Dr Justin Maeda, Africa CDC-Ethiopia, said: “This first comprehensive analysis of the pandemic in Africa provides greater insights into the impacts of COVID-19 on the continent as a whole, and within its diverse regions and Member States. Better understanding of the challenges posed at national, regional, and continental levels are essential for informing ongoing efforts to tackle current outbreaks and future waves of infections.”

The Executive Director for Africa Science Media Centre (AfriSMC), Daniel Otunge noted that the Lancet study should be an eye-opener for African governments, especially those that have relaxed Covid-19 control measures against the advice of experts, to reintroduce tougher containment measures and expand information, education, and behavior change communication campaigns.

“I say this because already countries are experiencing the third wave of Covid-19 infections that are more deadly than the first and the second waves. The country’s hospital intensive care units (ICUs) are full to capacity and patients being delicately transported across the country in search of ICU beds. Unfortunately, a number of them die in the process,” he said.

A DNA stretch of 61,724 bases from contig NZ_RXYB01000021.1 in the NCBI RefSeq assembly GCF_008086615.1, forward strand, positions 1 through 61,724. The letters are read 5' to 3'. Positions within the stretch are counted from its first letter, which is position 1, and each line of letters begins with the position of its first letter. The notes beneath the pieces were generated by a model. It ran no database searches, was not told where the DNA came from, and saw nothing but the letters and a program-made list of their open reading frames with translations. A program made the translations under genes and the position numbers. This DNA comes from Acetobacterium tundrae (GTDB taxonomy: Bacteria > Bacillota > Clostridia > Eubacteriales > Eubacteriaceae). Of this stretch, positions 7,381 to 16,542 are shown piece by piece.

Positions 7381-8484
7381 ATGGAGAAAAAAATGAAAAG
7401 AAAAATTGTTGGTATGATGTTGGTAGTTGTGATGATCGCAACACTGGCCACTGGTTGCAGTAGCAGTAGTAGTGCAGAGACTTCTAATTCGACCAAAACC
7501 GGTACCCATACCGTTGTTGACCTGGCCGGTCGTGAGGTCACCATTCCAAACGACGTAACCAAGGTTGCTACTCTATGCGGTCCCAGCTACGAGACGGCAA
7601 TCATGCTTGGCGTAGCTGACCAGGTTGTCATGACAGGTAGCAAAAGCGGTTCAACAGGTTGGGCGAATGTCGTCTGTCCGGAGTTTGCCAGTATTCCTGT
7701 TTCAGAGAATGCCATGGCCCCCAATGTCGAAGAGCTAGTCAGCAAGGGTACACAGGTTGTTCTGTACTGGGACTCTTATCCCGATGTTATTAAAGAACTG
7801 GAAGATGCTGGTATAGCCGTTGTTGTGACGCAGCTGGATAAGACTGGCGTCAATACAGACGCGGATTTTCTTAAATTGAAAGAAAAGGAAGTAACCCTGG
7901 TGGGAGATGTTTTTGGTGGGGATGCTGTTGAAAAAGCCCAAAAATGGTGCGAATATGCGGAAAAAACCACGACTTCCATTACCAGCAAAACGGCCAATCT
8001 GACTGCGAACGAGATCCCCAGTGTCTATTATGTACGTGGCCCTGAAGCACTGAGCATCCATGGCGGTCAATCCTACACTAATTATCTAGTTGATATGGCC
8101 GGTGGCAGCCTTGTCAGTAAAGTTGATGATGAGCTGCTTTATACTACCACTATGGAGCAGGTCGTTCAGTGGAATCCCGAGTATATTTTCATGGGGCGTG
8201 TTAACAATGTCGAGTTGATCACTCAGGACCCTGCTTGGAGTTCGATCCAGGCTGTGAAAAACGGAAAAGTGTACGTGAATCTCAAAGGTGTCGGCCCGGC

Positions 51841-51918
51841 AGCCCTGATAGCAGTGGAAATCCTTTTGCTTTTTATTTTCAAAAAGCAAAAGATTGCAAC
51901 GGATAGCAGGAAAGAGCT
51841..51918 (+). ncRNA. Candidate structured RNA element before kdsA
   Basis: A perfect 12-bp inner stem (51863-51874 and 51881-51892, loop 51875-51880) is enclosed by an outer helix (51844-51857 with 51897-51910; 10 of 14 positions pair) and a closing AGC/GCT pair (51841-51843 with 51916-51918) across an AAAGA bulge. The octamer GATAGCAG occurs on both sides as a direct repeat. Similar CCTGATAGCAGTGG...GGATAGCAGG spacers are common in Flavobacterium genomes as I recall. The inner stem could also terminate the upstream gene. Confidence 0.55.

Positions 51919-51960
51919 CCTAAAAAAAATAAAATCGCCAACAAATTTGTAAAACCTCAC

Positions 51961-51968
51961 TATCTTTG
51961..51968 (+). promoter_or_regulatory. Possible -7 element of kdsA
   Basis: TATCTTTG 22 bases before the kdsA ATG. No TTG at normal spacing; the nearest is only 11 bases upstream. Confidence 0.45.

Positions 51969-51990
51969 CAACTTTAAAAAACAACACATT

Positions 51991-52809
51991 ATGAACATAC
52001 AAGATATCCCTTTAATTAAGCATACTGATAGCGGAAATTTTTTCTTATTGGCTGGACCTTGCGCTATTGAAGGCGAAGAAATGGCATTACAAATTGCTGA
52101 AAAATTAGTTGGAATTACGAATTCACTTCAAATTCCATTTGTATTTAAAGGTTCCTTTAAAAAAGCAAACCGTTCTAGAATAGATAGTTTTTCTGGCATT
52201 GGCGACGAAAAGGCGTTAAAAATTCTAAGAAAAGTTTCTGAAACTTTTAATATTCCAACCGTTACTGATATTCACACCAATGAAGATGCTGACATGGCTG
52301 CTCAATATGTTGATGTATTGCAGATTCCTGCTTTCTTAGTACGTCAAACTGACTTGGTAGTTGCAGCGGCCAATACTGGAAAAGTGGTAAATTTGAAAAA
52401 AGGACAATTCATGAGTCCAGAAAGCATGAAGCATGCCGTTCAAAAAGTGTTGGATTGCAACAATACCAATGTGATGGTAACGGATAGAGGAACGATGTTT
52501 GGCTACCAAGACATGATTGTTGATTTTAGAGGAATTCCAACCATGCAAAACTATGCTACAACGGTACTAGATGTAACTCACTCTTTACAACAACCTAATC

“Therefore, the time to reintroduce the lockdowns and to expand educational activities is now if the continent is to have a chance of containing the spread of Covid-19 that experts say is driven by an even more deadly variant of the virus. The WHO, Africa-CDC and African governments working together with the international community should do everything possible to ensure universal access to Covid-19 vaccines in Africa to avoid an impending disaster of unimaginable proportions.”

One of the limitations of the study, the authors acknowledge, is that the analysis was concluded on 31st December 2020 and thus, not possible to assess the effects of new COVID-19 variants, including the South African variant B.1.351.

Also, the scarcity of case-specific data such as age, gender, occupation, or underlying conditions limited the authors’ ability to gain insights into any impacts of these variables, highlighting a need for improved data collection systems. Not all countries reported cases and testing data on a daily basis, and a variety of testing approaches were used, which may have affected the analysis.